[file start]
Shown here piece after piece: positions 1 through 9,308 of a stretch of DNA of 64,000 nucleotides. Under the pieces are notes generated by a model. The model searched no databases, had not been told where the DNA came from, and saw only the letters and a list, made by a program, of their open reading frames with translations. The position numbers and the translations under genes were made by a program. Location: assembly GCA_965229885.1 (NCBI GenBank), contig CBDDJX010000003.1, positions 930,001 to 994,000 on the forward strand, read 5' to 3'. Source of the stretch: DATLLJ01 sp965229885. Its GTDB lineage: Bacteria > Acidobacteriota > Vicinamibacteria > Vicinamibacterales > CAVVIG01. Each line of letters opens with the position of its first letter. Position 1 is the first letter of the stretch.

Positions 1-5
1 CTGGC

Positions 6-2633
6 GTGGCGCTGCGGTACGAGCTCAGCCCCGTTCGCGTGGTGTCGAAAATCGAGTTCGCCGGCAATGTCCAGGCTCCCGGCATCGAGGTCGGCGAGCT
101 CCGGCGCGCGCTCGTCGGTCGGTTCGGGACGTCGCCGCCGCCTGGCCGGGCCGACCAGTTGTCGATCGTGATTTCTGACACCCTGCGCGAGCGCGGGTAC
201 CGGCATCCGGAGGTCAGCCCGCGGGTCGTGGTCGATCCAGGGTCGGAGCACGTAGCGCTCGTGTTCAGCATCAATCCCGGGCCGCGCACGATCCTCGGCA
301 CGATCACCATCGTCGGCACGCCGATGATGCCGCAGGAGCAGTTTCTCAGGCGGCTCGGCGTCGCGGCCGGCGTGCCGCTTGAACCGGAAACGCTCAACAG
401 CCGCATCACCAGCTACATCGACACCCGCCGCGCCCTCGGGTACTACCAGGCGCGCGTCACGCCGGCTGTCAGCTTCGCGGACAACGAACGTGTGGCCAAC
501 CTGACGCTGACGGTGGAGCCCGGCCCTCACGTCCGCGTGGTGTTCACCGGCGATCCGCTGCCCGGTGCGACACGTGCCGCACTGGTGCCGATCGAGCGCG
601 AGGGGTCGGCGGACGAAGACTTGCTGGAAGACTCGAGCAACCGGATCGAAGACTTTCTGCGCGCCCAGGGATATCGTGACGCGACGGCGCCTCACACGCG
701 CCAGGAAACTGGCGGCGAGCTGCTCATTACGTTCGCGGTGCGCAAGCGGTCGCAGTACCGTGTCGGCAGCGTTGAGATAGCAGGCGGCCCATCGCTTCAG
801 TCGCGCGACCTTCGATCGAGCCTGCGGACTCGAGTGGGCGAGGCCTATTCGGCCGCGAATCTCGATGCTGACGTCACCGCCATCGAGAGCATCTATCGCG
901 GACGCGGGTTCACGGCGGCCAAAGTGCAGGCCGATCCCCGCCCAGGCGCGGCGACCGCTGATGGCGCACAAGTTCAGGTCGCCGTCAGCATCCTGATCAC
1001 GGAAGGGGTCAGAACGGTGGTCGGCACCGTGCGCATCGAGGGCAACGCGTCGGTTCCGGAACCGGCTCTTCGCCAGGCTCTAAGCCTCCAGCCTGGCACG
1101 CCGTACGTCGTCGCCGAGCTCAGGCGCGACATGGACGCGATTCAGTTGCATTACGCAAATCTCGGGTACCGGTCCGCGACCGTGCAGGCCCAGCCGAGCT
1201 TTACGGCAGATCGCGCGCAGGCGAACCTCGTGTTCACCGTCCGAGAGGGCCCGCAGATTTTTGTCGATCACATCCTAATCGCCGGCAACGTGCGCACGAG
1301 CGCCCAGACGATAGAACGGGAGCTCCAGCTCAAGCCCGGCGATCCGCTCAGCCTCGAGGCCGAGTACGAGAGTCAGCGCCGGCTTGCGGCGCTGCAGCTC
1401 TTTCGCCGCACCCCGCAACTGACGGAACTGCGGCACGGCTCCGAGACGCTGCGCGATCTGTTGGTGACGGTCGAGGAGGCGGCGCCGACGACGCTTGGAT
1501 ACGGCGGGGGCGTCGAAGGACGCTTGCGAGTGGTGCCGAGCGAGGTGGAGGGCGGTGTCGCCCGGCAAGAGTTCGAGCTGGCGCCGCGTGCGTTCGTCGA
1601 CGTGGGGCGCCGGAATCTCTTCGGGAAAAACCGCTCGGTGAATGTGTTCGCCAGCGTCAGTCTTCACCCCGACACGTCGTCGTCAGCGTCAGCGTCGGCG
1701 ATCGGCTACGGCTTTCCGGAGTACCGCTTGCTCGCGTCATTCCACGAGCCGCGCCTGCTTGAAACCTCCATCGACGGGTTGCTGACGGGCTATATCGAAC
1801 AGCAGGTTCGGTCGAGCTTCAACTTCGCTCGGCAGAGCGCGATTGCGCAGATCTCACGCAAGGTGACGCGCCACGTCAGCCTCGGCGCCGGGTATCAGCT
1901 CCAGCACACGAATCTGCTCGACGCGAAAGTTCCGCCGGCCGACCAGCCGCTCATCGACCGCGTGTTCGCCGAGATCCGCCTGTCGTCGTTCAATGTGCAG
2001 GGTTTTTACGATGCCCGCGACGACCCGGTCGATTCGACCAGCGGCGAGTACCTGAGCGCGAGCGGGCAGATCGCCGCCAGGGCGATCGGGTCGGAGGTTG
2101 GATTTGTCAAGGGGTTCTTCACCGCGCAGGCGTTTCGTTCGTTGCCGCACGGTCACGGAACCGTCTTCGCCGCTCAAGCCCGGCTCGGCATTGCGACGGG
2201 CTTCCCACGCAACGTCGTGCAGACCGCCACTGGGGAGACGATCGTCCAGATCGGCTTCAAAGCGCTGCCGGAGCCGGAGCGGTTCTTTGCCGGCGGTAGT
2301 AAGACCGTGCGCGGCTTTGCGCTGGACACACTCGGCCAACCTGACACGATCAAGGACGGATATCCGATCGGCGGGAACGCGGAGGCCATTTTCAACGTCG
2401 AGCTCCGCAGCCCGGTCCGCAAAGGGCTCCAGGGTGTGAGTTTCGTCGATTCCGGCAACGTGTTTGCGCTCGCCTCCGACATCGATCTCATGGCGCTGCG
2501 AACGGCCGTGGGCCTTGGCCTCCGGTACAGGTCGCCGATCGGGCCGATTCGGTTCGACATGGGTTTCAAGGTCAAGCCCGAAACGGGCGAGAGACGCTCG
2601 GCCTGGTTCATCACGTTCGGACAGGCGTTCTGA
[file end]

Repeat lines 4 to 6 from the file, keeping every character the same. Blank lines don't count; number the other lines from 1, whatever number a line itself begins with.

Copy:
Positions 6-2633
6 GTGGCGCTGCGGTACGAGCTCAGCCCCGTTCGCGTGGTGTCGAAAATCGAGTTCGCCGGCAATGTCCAGGCTCCCGGCATCGAGGTCGGCGAGCT
101 CCGGCGCGCGCTCGTCGGTCGGTTCGGGACGTCGCCGCCGCCTGGCCGGGCCGACCAGTTGTCGATCGTGATTTCTGACACCCTGCGCGAGCGCGGGTAC